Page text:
Be a Flower Blooming In Your Own Garden

My teacher Mark would always say, “Be a flower blooming in your own garden.” It’s a lovely statement and I remember when I first heard it that it landed for me and felt like a truth but it’s taken me a long time to come to my own understanding of what it means. I find that sometimes the things we read in spiritual books or hear from teachers can take time to fully understand. “Be a flower blooming in your own garden” was a seed that was planted when the ground was fertile and took root. Over time, by cultivating that seed through daily practice, it has blossomed into my own understanding. Recently while teaching at an ayahuasca retreat I had the following insight.

When we are children, we are a small delicate seedling growing in the garden that our parents or caregivers cultivate and tend. For many of us, this ecosystem lacked all the nourishment and space we needed to grow into our fullest expression. As we grow older and go to school and enter into society, we often find that we’ve been transplanted into environments that restrict our growth or fail to provide nourishment in other ways. It’s not until we’re adults and out on our own that we finally have the opportunity to create our own garden that will provide us with everything we need to grow into our full potential. This is our responsibility as adults and it’s what is required if we want to grow beyond the limitations of the family and culture we were born into.

The soil of this garden is the unconditional love and acceptance that we may not have had when we were growing up, but which is needed for our true self to blossom. The nutrients for that soil are the lifestyle choices we make and the relationships we choose to engage in. The energetic and emotional release that happens through the breath and movement practices are like removing the weeds from your garden to create space to grow and light to come in. The awareness you develop is like the light of the sun, showing you not only your potential but also the areas that are restricted and need tending. A daily practice sends your roots deep, providing the resilience and support needed to survive challenging conditions when they arise like a storm of wind and rain.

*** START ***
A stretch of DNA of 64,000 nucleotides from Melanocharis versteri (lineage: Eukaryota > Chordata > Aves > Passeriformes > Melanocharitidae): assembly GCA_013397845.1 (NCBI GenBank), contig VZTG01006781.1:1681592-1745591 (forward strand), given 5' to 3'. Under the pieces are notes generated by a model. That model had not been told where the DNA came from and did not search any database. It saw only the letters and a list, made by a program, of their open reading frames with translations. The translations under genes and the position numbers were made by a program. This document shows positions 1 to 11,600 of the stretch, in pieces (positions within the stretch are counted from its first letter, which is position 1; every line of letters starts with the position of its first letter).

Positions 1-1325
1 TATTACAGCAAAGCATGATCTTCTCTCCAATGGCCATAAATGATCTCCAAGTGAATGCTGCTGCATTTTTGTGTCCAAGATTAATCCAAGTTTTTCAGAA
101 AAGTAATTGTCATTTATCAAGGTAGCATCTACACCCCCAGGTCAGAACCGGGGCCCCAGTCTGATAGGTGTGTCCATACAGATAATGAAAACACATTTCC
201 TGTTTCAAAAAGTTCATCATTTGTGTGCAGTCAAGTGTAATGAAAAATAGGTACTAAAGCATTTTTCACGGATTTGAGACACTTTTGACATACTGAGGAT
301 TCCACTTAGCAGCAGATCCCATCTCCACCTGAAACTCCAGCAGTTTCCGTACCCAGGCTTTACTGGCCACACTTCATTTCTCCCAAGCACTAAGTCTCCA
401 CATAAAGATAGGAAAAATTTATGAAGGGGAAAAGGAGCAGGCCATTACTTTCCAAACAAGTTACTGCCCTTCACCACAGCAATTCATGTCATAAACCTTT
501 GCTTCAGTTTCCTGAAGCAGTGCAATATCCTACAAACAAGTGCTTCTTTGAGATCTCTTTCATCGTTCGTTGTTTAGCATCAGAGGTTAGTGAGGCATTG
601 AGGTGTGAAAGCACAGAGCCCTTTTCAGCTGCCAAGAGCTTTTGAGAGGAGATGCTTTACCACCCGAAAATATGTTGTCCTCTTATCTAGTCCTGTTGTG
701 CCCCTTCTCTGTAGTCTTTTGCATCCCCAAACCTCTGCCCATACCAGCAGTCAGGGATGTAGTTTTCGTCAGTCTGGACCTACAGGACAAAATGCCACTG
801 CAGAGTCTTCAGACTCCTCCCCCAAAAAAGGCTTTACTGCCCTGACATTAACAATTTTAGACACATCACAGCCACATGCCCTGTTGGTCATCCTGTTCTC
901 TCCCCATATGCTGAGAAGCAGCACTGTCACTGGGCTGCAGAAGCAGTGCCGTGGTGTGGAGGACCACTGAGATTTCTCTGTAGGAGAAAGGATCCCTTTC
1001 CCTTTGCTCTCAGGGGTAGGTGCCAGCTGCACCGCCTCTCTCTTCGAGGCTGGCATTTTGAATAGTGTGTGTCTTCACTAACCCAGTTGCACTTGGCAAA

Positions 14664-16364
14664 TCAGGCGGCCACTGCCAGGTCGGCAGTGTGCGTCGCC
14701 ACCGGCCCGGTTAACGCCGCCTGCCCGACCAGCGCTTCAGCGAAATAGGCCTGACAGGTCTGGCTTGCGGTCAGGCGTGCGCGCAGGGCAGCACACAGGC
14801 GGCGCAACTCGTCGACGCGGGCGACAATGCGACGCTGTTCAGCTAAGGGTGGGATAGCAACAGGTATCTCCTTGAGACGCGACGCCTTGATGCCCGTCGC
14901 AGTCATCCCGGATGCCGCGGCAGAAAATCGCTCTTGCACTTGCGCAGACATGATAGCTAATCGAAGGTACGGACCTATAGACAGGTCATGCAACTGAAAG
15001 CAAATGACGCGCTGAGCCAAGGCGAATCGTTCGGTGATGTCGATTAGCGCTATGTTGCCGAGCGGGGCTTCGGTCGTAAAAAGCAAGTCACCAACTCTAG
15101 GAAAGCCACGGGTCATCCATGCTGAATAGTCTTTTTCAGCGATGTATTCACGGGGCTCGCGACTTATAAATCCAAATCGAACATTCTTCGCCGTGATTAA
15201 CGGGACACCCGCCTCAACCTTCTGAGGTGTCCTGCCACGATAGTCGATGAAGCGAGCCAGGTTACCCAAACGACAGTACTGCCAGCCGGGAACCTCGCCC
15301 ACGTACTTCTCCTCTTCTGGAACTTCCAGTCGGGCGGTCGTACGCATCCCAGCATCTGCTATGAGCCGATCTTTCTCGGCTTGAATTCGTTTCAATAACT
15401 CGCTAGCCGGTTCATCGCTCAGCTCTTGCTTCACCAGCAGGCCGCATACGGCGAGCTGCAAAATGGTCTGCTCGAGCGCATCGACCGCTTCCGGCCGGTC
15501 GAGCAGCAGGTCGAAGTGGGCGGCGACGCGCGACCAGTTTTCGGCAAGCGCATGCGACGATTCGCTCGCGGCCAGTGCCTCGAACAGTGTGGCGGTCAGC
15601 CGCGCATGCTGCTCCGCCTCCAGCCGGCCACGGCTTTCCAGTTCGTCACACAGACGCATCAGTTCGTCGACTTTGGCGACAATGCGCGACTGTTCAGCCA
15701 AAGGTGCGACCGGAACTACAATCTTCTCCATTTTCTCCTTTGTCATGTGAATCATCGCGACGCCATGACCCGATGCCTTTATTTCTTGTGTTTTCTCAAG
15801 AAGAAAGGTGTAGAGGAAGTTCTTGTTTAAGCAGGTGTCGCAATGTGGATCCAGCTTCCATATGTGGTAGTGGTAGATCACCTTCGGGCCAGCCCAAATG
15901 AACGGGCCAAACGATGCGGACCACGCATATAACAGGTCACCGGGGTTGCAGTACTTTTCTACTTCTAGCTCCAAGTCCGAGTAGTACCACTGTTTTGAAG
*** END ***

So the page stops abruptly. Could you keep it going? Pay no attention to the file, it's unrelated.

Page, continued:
Some people are naturally more like sunflowers, big and strong with a thick stalk. Some are more delicate like an orchid. Each person requires a different approach to practice just like every flower has different requirements for care. Sometimes if the garden hasn’t been tended to for some time, or if the environment we were raised in was especially harsh, we need to do some heavy labour to restore the nutrients in the soil and remove the overgrowth of choking weeds. This is where plant medicines like ayahuasca can be very helpful. A powerful medicine like ayahuasca has the ability to clear away the thorny brambles that we’ve cultivated as a protective barrier but which eventually block the light and restrict our room to grow. A daily practice is a way for you to maintain your garden, keep the weeds at bay and nourish the soil in which the flower of your true self can bloom into its full expression.

Photo by Robert Mapplethorpe